Robinhood Crypto Wallet: What You Need to Know

You may have heard that Robinhood is preparing to roll out a new feature: crypto wallets.

And if you haven’t heard, now you know!

These wallets are currently available to beta testers and will be widely available soon.

In this article, we’ll be discussing what crypto wallets are and what it means for Robinhood users.

What Is a Crypto Wallet?

Robinhood has offered cryptocurrency investing on Robinhood Crypto for quite awhile now, so why is the rollout of the Robinhood Wallet a big deal?

Well, to answer that question, we first have to understand what a crypto wallet is.

And to understand what a wallet is, we have to understand the basics of blockchain technology.


Blockchain is a database that operates quite differently than the databases that we have been using for most of our lives.

Your typical database has physical servers that are kept in one location or a few locations, which leaves them exposed to harm through power outages, natural disasters, or tampering.

These databases also tend to store their data in a way that would allow a hacker to retroactively edit it, meaning that an experienced hacker could hack into a bank account, falsify transactions, steal information, and more.

But blockchain technology creates a much safer way to store information.

First of all, instead of having a bunch of server computers in one place, a blockchain connects to different users’ computers around the world, making it almost impossible to physically harm the stored information from the outside.

Additionally, a blockchain is structured in a way that makes it impossible for a hacker with bad intentions to go back in and change information.

As transactions are completed, they are verified by different users’ computers and then put into a “block.”

Each block has a certain amount of capacity, and once it’s full, it is locked and attached to the last completed block, forming a “chain” of blocks.

Transactions are secure (and decentralized) because they have to be verified by different users, and the information regarding past transactions is safe because past blocks are locked and timestamped.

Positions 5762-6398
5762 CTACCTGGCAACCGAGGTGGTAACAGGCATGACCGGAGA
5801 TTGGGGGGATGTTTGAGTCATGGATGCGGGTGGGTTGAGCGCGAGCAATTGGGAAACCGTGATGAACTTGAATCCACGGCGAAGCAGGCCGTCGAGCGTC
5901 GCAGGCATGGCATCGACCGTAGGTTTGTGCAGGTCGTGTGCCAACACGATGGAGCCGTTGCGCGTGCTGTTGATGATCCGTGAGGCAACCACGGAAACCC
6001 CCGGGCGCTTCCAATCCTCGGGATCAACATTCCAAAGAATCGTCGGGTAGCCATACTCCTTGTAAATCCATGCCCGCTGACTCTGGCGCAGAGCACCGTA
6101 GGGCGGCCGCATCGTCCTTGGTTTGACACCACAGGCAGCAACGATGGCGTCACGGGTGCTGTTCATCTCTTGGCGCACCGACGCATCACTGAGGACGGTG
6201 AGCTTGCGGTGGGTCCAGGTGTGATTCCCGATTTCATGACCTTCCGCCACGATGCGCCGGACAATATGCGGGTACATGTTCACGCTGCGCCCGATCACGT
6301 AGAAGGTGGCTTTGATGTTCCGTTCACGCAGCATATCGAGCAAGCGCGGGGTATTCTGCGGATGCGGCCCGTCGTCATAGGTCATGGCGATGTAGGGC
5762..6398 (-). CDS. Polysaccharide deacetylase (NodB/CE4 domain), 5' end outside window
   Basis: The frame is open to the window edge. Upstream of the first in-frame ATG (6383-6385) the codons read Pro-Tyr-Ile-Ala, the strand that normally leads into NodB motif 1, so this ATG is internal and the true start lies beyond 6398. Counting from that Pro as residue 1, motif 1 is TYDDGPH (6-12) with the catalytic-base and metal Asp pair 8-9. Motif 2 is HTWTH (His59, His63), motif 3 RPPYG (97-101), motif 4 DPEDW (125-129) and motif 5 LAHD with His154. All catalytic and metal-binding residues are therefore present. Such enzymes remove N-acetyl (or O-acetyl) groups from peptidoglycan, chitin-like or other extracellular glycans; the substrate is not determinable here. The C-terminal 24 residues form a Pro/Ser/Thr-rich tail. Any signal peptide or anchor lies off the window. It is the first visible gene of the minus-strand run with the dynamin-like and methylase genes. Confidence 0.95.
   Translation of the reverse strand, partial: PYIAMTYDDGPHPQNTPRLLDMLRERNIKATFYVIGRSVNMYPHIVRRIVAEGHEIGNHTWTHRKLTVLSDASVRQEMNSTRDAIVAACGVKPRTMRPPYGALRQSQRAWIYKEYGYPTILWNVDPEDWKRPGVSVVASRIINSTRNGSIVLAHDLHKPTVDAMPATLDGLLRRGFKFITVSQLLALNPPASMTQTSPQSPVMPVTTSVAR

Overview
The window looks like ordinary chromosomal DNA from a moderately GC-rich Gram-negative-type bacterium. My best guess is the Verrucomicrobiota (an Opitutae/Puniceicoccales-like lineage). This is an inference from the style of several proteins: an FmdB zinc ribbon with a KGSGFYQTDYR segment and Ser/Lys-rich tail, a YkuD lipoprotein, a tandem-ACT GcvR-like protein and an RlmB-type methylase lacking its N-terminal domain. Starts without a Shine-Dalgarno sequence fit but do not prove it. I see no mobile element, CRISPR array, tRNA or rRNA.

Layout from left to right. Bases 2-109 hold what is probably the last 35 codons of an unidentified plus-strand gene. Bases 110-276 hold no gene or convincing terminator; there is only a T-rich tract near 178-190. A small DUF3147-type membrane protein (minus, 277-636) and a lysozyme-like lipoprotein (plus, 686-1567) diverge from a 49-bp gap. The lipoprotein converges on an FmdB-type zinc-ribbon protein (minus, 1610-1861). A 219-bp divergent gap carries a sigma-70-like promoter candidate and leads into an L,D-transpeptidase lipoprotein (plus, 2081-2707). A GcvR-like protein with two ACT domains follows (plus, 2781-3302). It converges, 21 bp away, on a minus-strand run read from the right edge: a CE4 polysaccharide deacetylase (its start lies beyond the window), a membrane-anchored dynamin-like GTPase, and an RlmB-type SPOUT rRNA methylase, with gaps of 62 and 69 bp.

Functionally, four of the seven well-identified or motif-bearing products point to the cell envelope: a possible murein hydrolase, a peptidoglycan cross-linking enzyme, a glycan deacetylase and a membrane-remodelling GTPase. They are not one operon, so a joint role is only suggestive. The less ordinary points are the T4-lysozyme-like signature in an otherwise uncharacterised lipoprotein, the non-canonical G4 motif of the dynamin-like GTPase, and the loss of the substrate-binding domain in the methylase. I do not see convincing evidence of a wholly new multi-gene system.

The Keys

In order to interact with a blockchain, you’ll need two pieces of code: your public key and your private key. 

Your public key is a code that is visible to all users. Whenever you engage in a transaction that posts to the blockchain, your public key is attached to the transaction.

If you want to send Bitcoin or another coin to someone else, you’ll need their public key.

Your private key, on the other hand, is a piece of code that only you know.

It should never be shared with anyone and it allows you to access your cryptocurrency and other private information that is stored on the blockchain.

Think of your public key as a username and your private key as your password; anyone can interact with you using your username, but only you can access your private account information using your password.

Now that we understand the basics about blockchain and public and private keys, let’s get back to the wallet!

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What You Get:
  • Professional Brokerage Services for Trading Stocks and Crypto
  • Market Research and Stock News
  • Crypto Wallet for Transactions and Conversions
The Robinhood Appeal:
  • Industry-Leading App and Desktop Platform
  • Led the Push Towards Commission-Free Investing
Robinhood Pricing:
  • Robinhood is completely commission-FREE
  • Robinhood Wallet is also free to use (network fees apply)

The Robinhood Wallet

A crypto wallet is a system, either physical (like a USB device) or intangible (like a software program), that stores your public and private keys and allows you to easily interact with the blockchain to make transactions.

External wallets can be connected to your phone or computer via cable or WiFi. A hardware wallet is a good way to store your private key information without keeping it on an easily accessible (and hackable) phone or computer.